Dirk Schubert Lab of Cellular NeuroPhysiology
Schubert Neurolab @ Cognitive Neuroscience Department, Donders Institute for Brain Cognition & Behavior
Radboudumc Nijmegen, The Netherlands
© 2021 | Impressum: Dirk Schubert, CNS Dept radboudumc, Nijmegen, The Netherlands
The main research interest of our group is the investigation of structural and functional (re)organization of cortical networks in health and disease.
The scaffold of proper structural and functional organization of the neuronal networks depends on the activity of a multitude of different transcription factors, growth factors and neuromodulators during brain development.
Many neurological disorders and their related cortical dysfunctions can be linked with abnormal activity of one or more factors or neuromodulators - be it because of genetic variations or because of pharmacological modulation during critical periods of brain development.
In our group, we are currently focussing on the structural and functional organization and maturation of excitatory (glutamatergic) and inhibitory (GABAergic) neural networks with the four translational links:
- The role of the neuromodulator serotonin and stress on the development of excitatory/inhibitory circuitry in the rodent brain.
- Epigenetic factors and neuronal network formation in models systems (rodent & human) for intellectual disability and schizophrenia.
- mTORopathies and deregulated GABA signaling in developmental epilepsy.
For our research we combine genetic editing (CRISPR/Cas), molecular, neuroanatomical, electrophysiological in vitro techniques (from single cell patch clamp over paired recordings to multielectrode array recordings), with optical stimulation (optogenetics), modelling as well as behavioural approaches, partially via intense collaborations with other research groups.
To this end in our group we have a particular focus on using human induced pluripotent stem cell (hIPSC) derived neuronal networks.c
Most recent publication (click logo):
Brunner syndrome associated MAOA mutations result in NMDAR hyperfunction and increased network activity in human dopaminergic neurons. van Rhijn J-R, Shi Y, Bormann M, Mossink B,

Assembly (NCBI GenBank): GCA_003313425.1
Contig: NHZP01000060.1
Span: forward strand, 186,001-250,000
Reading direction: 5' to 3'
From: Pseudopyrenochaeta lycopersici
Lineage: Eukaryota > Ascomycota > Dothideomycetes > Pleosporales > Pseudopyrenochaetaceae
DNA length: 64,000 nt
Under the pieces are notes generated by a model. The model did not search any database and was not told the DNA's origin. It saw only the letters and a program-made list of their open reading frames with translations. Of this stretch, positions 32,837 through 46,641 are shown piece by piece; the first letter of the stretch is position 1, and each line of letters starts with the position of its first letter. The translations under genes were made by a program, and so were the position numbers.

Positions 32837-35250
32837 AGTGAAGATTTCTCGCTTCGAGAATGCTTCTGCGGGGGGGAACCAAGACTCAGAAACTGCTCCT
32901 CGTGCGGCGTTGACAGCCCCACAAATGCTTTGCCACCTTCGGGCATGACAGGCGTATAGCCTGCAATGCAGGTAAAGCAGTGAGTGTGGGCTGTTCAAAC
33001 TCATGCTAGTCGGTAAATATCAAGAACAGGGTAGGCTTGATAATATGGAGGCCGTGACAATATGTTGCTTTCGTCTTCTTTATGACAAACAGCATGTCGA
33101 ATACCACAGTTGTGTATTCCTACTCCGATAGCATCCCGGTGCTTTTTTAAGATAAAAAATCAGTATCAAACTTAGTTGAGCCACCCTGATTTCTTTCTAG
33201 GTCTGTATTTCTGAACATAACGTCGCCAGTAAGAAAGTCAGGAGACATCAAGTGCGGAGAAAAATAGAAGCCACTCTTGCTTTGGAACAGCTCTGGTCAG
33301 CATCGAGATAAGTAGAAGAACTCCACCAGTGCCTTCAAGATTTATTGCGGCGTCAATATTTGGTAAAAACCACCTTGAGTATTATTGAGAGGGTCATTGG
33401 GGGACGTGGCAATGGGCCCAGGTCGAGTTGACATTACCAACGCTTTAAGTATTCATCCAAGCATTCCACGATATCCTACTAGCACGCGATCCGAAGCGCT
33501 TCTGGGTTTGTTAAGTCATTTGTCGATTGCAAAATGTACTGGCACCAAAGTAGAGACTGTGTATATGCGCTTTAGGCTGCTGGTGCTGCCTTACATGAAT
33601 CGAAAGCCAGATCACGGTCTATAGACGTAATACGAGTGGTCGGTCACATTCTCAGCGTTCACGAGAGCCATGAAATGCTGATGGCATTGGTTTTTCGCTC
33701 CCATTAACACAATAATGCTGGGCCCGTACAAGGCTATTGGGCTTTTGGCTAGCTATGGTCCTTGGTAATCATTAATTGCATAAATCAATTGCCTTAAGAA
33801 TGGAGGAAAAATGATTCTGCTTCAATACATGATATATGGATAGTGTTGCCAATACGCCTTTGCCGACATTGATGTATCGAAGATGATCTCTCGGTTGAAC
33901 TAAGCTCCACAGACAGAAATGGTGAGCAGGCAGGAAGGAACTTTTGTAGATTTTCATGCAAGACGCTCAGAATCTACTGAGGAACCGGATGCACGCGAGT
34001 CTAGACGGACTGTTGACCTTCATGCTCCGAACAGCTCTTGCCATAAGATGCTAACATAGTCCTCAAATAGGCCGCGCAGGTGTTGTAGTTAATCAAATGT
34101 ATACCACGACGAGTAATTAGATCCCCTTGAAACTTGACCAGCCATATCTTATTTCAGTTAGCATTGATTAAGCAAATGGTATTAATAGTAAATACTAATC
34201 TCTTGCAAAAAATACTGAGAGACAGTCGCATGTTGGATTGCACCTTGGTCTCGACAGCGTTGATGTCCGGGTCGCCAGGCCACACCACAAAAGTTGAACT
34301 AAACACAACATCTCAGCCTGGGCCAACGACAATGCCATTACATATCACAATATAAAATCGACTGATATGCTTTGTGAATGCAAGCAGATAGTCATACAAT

Frega M, Recaioglu H, Hakobjan M, Klein Gunnewiek T, Schoenmaker C, Palmer E,
Faivre L, Kittel-Schneider S, Schubert D, Brunner H, Franke B, Nadif Kasri N.
2022. Neurobiol Dis
SETD1A Mediated H3K4 Methylation and Its Role in Neurodevelopmental and Neuropsychiatric Disorders. Wang S, Bleeck A, Nadif Kasri N, Kleefstra T, van Rhijn JR, Schubert D. 2021. . Front Mol Neurosci 14. doi:10.3389/FNMOL.2021.772000
Human neuronal networks on micro-electrode arrays are a highly robust tool to study disease-specific genotype-phenotype correlations in vitro. Mossink B, Verboven AHA, van Hugte EJH, Klein Gunnewiek TM, Parodi G, Linda K, Schoenmaker C, Kleefstra T, Kozicz T, van Bokhoven H, Schubert D, Nadif Kasri N, Frega M. (2021) Stem Cell Reports. 2021 Jul 13:S2213-6711(21)00326-X. doi: 10.1016/j.stemcr.2021.07.001. Epub ahead of print. PMID: 34329594.
Imbalanced autophagy causes synaptic deficits in a human model for neurodevelopmental disorders. Linda K, Lewerissa EI, Verboven AHA, Gabriele M, Frega M, Klein Gunnewiek TM, Devilee L, Ulferts E, Hommersom M, Oudakker A, Schoenmaker C, van Bokhoven H, Schubert D, Testa G, Koolen DA, de Vries BBA, Nadif Kasri N. (2021) Autophagy. 2021 Jul 21:1-20. doi: 10.1080/15548627.2021.1936777. Epub ahead of print. PMID: 34286667.
Cadherin-13 is a critical regulator of GABAergic modulation in human stem cell derived neuronal networks. Mossink B, van Rhijn J-R, Shan Wang S,..., Schubert D†, Nadif Kasri†. (2021) Mol Psychiatry (2021). https://doi.org/10.1038/s41380-021-01117-x. †Authors contributed equally to this work
Educational movie: Koolen-de Vries Syndrome
Now on bioRxiv (PrePrint):
S. Wang, J-R. van Rhijn, I. Akkouh, N. Kogo, N. Maas, A. Bleeck, E. Lewerissa, K.M. Wu, C. Schoenmaker, S. Djurovic, H. van Bokhoven, T. Kleefstra, N. Nadif Kasri, D. Schubert Loss-of-function variants in the schizophrenia risk gene SETD1A alter neuronal network activity in human neurons through cAMP/PKA pathway. bioRxiv 2021.05.25.445613